“The Days of Afrekete” by Asali Solomon

What time is dinner? In this satiric novel you’ll meet Liselle, who is throwing a dinner party after her lawyer-turned-politician husband loses his election. Add in the fact that he’s being investigated for corruption and that the FBI might arrest him any second, and Liselle can’t look in the mirror and recognize her life anymore. The only thing — rather, person — she can think of, however, is a college girlfriend named Selena. The book slips in and out of the present-tense dinner party and has such rich renderings of all the characters you’ll breeze right through it. (Amazon, Apple Books, Bookshop)


“Taste” by Stanley Tucci

Everyone’s favorite cocktail king is reflecting on life, film, and yes, food in this exceptionally charming memoir. He covers the good times and the bad (meals included) writing about growing up in Westchester, shooting foodie-forward movies like “Julie & Julia,” and how his cancer diagnosis changed his relationship with dining. For anyone who’s a fan of his movies — you’ll love him even more after devouring this read. It’s *chef’s kiss.* (Amazon, Apple Books, Bookshop)


“Our Country Friends” by Gary Shteyngart

And just like that, the great American pandemic novel is here. We’ve got eight people (among them: a novelist, a psychiatrist, a K-pop-loving child, and even a movie star) living together in a country house in the Hudson Valley in March 2020. It’s the literary equivalent of “The Real World” — where everyone stops being polite and starts getting real during the group's six-month stay in isolation. It’s free of all the bad vibes you might be feeling when you think of a pandemic-set story. And by the book’s end, trust us when we say you’ll be sad to see these quirky characters go. (Amazon, Apple Books, Bookshop)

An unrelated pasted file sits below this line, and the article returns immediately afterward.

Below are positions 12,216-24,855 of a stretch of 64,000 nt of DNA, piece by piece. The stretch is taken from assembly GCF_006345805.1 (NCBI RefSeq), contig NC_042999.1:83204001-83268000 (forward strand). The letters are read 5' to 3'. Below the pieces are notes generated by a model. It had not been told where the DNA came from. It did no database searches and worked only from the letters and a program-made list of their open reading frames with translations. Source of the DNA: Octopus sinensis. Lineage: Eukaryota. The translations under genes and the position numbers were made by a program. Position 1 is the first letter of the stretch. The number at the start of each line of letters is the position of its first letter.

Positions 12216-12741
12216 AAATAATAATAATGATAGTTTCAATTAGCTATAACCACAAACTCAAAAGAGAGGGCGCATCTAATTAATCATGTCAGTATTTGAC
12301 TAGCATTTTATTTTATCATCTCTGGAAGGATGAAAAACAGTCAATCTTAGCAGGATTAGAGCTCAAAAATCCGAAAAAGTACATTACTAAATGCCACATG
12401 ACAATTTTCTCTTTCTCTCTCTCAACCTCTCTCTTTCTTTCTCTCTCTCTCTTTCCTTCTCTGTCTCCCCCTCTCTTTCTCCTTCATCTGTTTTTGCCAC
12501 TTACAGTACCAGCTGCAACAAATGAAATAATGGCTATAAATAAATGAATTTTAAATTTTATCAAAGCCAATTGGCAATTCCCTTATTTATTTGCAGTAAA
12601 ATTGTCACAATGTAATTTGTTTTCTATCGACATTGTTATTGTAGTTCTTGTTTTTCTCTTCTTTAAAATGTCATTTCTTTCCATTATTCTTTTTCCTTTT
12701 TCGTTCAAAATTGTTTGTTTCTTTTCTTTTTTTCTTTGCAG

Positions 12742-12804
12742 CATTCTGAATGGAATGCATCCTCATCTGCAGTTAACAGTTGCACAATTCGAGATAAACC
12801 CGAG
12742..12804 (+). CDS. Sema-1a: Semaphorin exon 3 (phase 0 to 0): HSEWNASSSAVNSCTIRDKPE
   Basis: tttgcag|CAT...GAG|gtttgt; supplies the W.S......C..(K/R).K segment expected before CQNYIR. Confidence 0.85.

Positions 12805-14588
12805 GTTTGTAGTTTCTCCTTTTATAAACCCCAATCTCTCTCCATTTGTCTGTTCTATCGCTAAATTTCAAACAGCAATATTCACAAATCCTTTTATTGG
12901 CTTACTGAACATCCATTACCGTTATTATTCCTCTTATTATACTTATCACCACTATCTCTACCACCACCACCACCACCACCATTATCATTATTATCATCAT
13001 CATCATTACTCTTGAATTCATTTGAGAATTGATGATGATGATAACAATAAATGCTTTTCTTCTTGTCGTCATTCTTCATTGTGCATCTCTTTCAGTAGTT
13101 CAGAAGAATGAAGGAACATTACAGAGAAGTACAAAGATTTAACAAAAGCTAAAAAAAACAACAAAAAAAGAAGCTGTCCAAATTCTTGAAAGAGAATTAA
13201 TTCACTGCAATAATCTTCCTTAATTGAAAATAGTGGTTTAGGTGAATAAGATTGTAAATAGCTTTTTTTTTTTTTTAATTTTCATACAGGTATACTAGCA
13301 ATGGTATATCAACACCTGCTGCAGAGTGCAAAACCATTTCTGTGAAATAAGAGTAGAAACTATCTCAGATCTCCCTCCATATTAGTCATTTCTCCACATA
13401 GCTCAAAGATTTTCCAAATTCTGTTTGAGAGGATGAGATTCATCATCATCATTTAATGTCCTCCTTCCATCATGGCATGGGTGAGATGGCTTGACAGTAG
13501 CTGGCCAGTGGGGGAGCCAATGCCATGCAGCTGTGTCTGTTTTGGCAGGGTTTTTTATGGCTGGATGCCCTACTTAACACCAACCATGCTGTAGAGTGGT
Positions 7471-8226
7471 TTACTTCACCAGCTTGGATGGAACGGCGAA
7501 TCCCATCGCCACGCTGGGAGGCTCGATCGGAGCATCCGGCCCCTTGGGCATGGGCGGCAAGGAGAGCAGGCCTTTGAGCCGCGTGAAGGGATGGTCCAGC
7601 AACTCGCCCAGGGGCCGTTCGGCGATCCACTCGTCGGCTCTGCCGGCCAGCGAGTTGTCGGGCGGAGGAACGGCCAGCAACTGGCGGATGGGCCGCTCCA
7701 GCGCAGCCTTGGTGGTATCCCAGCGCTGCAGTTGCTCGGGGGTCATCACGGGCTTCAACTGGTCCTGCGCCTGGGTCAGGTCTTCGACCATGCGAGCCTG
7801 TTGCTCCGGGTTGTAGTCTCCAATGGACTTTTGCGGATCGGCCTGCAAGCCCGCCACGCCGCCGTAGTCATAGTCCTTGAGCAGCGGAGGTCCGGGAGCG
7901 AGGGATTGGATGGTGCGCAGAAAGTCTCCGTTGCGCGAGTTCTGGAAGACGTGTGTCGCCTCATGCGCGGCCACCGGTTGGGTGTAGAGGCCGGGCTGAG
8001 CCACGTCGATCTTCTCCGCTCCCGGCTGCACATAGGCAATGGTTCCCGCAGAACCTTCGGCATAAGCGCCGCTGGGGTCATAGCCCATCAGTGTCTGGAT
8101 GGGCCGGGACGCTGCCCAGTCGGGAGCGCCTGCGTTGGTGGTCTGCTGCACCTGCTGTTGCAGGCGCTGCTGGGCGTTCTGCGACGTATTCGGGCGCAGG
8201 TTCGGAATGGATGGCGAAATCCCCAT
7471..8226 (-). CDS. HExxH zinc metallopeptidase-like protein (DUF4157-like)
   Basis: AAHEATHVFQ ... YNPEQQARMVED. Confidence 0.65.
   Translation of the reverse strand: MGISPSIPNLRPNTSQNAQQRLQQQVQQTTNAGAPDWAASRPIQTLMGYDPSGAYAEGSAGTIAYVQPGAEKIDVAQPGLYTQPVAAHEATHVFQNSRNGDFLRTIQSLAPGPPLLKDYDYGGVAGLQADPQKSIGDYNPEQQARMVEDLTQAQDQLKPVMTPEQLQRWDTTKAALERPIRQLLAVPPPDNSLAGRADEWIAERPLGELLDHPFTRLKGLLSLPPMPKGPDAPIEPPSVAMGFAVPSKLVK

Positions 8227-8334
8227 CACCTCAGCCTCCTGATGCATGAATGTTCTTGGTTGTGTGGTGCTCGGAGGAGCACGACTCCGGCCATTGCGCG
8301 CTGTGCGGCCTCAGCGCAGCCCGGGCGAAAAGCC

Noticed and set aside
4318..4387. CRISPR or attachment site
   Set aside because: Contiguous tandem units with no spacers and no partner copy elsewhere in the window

“Chasing the Truth: A Young Journalist's Guide to Investigative Reporting” by Jodi Kantor & Megan Twohey, Adapted by Ruby Shamir 

If you’ve got a young adult coming to your house during the holidays, you’ll want to have this book on hand for them. Written by the journalists whose reporting on the Harvey Weinstein scandal helped spark the #MeToo movement, they’ve adapted their bestselling book for a younger audience. With this new edition they’re offering practical tips and tactical advice on reporting, how to get started as an investigative journalist, and more. It tells the story of how they broke the Weinstein investigation, and they share some reporting best practices along the way. It’s uber inspiring and the perfect thing to read or give as a gift this holiday season. (Amazon, Apple Books, Bookshop)


Psst: Want more from Jodi Kantor and Megan Twohey? We chatted with them here and here.

“The Midnight Library” by Matt Haig

Part “Sliding Doors,” part “Groundhog Day,” this whimsical read explores something we’ve all probably thought about before: What if things in your life had happened differently and what if you could do it over again? You'll meet Nora, a depressed 30-something, who finds herself not in heaven, not in hell, but in a special middle ground known as the Midnight Library. It’s a vast space filled with books that offer her endless possibilities at life anew. With each read she opens, she’ll get to start over in another alternate reality version of her life — and explore all the what-ifs and unanswered questions. Magic awaits. (Amazon, Apple Books, Bookshop)


If you buy anything from this article, theSkimm may get something in return. Oh, and if something’s out of stock, oops, it was there (and all prices were accurate) when we published. Thanks.